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Hollywood location shooting in Canada in 2019 hit a new high, according to a report from local indie film and TV producers.
But then the COVID-19 pandemic slammed into the Canadian production sector, shuttering all U.S. film and TV shoots in Toronto, Vancouver and Montreal and sending anxious Americans back across a now-sealed border for shelter.
The Canadian Media Producers Association, representing indie producers, on Thursday issued their Profile 2019 report that reveals total foreign, mostly U.S., film and TV production in Canada last year rose by $151 million in spending, or 3.2 percent, to an all-time high of $4.86 billion.
Broken out, total foreign movie production in 2019 jumped by $245 million (15.7 percent) to $1.8 billion, with recent Hollywood tentpole shoots including It: Chapter Two, Midway and X-Men: Dark Phoenix. And overall foreign TV series production, including streaming dramas like See, The Handmaid’s Tale and Star Trek: Discovery, slipped 1.8 percent to $2.74 billion, after a year-earlier rise in volume by $1 billion in 2017.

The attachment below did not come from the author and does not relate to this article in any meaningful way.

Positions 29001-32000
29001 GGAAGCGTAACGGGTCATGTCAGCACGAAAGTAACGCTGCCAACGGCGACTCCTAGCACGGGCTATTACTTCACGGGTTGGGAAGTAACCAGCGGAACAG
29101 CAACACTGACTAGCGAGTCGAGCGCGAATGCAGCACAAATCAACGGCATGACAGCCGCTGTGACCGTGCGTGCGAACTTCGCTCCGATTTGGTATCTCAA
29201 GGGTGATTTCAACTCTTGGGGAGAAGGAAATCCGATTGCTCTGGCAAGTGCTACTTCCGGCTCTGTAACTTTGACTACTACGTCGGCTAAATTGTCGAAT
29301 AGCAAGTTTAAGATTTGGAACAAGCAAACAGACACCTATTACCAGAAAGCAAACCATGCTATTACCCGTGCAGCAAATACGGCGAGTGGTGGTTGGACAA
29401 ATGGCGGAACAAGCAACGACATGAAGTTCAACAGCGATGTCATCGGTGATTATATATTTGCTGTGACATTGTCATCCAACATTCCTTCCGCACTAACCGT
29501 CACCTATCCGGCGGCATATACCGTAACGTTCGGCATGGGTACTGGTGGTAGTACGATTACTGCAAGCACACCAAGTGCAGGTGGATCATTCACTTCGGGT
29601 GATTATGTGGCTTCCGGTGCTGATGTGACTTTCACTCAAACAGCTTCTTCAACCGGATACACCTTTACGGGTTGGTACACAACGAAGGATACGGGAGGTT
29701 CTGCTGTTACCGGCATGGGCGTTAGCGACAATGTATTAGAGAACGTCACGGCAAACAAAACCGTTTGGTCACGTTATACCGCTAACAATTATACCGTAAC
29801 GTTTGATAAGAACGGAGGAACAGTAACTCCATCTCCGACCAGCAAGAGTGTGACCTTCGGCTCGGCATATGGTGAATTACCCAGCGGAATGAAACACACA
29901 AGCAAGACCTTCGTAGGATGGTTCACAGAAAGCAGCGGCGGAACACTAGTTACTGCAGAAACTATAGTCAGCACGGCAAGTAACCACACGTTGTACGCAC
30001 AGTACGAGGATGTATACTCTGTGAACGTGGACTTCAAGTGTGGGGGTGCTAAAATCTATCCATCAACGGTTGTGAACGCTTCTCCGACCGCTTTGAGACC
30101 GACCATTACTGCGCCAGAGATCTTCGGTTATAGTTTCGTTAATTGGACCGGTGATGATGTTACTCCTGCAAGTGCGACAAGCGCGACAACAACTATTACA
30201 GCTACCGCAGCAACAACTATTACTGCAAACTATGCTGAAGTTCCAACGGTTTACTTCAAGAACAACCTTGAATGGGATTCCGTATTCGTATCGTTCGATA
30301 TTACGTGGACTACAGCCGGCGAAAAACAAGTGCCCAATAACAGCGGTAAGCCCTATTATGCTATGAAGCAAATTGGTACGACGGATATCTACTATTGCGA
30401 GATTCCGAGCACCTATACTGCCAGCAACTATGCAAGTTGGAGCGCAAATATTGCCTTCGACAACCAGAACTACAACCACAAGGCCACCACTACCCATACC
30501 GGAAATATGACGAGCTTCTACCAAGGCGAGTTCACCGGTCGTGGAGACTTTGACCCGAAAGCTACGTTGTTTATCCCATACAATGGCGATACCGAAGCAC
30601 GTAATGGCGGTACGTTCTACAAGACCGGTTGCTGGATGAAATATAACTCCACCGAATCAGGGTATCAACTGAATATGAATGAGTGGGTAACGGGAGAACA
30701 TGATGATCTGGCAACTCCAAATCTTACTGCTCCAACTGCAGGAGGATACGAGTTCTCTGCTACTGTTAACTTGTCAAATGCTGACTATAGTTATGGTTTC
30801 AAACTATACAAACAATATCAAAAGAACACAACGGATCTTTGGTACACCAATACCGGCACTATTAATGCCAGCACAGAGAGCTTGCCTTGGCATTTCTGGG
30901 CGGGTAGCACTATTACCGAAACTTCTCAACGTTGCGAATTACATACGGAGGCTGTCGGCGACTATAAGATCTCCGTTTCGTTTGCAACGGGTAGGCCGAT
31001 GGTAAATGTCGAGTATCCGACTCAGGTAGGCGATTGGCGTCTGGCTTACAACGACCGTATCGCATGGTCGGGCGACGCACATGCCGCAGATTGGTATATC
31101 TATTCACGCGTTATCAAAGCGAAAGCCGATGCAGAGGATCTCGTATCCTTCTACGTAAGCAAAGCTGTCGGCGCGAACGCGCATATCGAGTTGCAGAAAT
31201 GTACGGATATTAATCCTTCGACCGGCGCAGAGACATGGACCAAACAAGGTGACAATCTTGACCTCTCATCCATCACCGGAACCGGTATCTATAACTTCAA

But despite Hollywood’s arms race to take on Netflix being good business for Canada in 2019, foreign film and TV production in March of this year pulled a vanishing act as the coronavirus pandemic spread, film studios emptied and Americans returned home.
In better times, record Hollywood location shooting in Canada last year was underpinned by streaming giants like Netflix, Amazon Prime, CBS All Access and Hulu setting up production hubs in Vancouver and Toronto, only to be followed by new rivals like Disney+, AppleTV+ and HBO Max also eyeing currency savings and generous tax breaks when their originals are shot north of the border.
Both Ontario and Quebec saw their Hollywood production activity grow last year, while British Columbia, though remaining the biggest destination for American location shoots in Canada, saw its volume of foreign production fall by 7.4 percent to $2.81 billion in 2019, according to the report.
The total film and TV production expenditures for 2019 in Canada came to $9.3 billion, with the Canadian content spend last year rising 8 percent to $3.22 billion.
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